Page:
• Even before Senate Democrats were allowed to see the health care bill, Trump was at rally in Iowa blaming the party for blocking the measure from passing in Congress. The president has consistently labeled the Dems as obstructionists to his agenda (despite the fact that they hold a minority number of seats in both the House and Senate). “If we went and got the single greatest health care plan in the history of the world, we would not get one Democrat vote, because they’re obstructionists. If we came to you and said, ‘Here’s your plan, you’re going to have the greatest plan in history, and you’re going to pay nothing,’ they’d vote against it, folks,” Trump stated at his rally on Wednesday night.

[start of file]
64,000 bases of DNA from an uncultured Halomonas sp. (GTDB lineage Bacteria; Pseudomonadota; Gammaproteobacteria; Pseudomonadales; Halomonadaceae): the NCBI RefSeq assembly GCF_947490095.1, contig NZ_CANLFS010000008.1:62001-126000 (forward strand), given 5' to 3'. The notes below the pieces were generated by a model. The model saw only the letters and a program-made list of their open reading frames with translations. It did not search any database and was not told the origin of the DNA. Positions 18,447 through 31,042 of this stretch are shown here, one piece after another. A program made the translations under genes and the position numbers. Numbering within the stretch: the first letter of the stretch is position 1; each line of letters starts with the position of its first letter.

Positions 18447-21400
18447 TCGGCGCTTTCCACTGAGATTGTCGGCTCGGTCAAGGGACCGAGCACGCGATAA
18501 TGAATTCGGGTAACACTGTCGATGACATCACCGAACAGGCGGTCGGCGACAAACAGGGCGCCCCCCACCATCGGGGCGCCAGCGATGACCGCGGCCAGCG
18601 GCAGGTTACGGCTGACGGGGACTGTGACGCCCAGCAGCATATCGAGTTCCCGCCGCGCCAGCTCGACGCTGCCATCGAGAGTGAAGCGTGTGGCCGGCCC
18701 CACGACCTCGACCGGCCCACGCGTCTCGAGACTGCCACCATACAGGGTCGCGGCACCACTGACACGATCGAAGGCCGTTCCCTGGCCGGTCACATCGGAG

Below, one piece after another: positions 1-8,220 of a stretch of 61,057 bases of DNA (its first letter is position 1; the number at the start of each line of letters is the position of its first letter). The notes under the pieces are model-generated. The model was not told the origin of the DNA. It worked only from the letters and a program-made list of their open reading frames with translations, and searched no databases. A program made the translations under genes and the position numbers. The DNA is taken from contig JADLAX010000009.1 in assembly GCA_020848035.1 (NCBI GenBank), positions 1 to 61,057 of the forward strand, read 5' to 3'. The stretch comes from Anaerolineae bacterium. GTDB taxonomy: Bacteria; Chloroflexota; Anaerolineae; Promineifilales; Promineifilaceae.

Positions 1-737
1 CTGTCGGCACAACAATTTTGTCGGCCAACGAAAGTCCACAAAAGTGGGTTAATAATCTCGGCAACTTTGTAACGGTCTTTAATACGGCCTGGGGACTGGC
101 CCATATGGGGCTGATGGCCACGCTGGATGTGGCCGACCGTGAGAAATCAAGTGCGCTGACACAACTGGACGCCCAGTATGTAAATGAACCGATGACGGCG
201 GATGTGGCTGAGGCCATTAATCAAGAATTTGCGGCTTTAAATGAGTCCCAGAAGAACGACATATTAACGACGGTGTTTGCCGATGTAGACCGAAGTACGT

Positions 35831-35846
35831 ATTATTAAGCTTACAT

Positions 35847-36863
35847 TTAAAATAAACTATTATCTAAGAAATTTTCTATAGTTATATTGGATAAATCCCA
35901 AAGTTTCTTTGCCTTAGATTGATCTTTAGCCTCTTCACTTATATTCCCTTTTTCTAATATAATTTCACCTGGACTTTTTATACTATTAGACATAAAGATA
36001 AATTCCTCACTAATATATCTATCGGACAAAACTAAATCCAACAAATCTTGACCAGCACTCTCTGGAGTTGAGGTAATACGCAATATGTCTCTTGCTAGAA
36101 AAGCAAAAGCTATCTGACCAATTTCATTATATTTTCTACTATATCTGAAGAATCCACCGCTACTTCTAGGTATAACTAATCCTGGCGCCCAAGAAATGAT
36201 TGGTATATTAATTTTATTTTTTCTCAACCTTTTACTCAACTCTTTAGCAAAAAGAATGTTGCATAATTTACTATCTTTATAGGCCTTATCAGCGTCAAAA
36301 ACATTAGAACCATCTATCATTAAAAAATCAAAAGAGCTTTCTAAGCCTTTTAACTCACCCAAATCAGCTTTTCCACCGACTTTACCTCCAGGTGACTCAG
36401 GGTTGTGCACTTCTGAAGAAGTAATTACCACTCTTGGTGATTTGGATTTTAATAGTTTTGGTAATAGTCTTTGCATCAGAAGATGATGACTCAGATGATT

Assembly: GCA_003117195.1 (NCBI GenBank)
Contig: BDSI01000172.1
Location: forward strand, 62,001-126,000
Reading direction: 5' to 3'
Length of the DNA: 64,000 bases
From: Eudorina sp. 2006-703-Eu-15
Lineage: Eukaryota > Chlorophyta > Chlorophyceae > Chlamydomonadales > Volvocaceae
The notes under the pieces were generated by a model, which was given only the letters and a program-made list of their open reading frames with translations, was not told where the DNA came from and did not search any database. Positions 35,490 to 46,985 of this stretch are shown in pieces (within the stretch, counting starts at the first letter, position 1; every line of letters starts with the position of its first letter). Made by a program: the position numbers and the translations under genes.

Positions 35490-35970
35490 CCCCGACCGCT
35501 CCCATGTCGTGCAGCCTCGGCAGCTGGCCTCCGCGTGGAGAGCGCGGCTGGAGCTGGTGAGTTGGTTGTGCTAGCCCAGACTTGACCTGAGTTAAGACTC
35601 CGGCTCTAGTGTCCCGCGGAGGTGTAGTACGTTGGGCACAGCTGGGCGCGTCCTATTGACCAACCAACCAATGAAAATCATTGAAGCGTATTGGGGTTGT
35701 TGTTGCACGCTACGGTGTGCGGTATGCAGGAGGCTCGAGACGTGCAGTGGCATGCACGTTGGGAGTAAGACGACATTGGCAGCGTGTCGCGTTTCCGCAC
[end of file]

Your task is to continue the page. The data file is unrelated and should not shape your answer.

• The GOP health care debacle isn’t the only issue being swept under the rug by the presidents and his Republican colleagues. Before he was sworn into office, Trump won over a bunch of supporters by boasting that he “saved” jobs at the manufacturer Carrier, stopping from going overseas through $7 million in incentives spread over 10 years. However, more than 600 employees at the Indianapolis-based facility are now preparing to be laid off next month, as the company apparently took the money from that deal and invested it into automation.  


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Tyler Koslow is a Brooklyn-based freelance writer with an intensive focus on technology, music, pop culture, and of course, cannabis and its impending legalization.